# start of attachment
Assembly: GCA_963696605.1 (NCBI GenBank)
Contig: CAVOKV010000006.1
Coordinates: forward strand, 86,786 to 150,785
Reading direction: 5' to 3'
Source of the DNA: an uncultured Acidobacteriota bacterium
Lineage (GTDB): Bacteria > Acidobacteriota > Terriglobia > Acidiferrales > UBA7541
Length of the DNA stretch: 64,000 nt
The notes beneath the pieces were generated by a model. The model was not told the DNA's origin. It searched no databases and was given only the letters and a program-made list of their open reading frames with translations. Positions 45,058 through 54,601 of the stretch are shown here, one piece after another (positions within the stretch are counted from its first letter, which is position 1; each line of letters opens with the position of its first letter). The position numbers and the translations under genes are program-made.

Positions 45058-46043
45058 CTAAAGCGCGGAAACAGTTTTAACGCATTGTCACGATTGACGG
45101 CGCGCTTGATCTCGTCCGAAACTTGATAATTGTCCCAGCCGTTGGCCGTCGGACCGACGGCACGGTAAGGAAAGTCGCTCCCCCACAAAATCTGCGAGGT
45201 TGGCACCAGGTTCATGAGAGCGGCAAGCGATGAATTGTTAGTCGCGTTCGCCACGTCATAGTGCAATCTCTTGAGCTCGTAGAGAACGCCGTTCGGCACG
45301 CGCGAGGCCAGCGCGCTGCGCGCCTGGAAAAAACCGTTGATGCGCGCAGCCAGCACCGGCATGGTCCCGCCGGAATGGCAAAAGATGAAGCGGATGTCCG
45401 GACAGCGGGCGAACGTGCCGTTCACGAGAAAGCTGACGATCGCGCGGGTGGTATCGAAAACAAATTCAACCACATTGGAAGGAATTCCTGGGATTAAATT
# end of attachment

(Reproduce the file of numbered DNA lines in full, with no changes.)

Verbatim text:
Assembly: GCA_963696605.1 (NCBI GenBank)
Contig: CAVOKV010000006.1
Coordinates: forward strand, 86,786 to 150,785
Reading direction: 5' to 3'
Source of the DNA: an uncultured Acidobacteriota bacterium
Lineage (GTDB): Bacteria > Acidobacteriota > Terriglobia > Acidiferrales > UBA7541
Length of the DNA stretch: 64,000 nt
The notes beneath the pieces were generated by a model. The model was not told the DNA's origin. It searched no databases and was given only the letters and a program-made list of their open reading frames with translations. Positions 45,058 through 54,601 of the stretch are shown here, one piece after another (positions within the stretch are counted from its first letter, which is position 1; each line of letters opens with the position of its first letter). The position numbers and the translations under genes are program-made.

Positions 45058-46043
45058 CTAAAGCGCGGAAACAGTTTTAACGCATTGTCACGATTGACGG
45101 CGCGCTTGATCTCGTCCGAAACTTGATAATTGTCCCAGCCGTTGGCCGTCGGACCGACGGCACGGTAAGGAAAGTCGCTCCCCCACAAAATCTGCGAGGT
45201 TGGCACCAGGTTCATGAGAGCGGCAAGCGATGAATTGTTAGTCGCGTTCGCCACGTCATAGTGCAATCTCTTGAGCTCGTAGAGAACGCCGTTCGGCACG
45301 CGCGAGGCCAGCGCGCTGCGCGCCTGGAAAAAACCGTTGATGCGCGCAGCCAGCACCGGCATGGTCCCGCCGGAATGGCAAAAGATGAAGCGGATGTCCG
45401 GACAGCGGGCGAACGTGCCGTTCACGAGAAAGCTGACGATCGCGCGGGTGGTATCGAAAACAAATTCAACCACATTGGAAGGAATTCCTGGGATTAAATT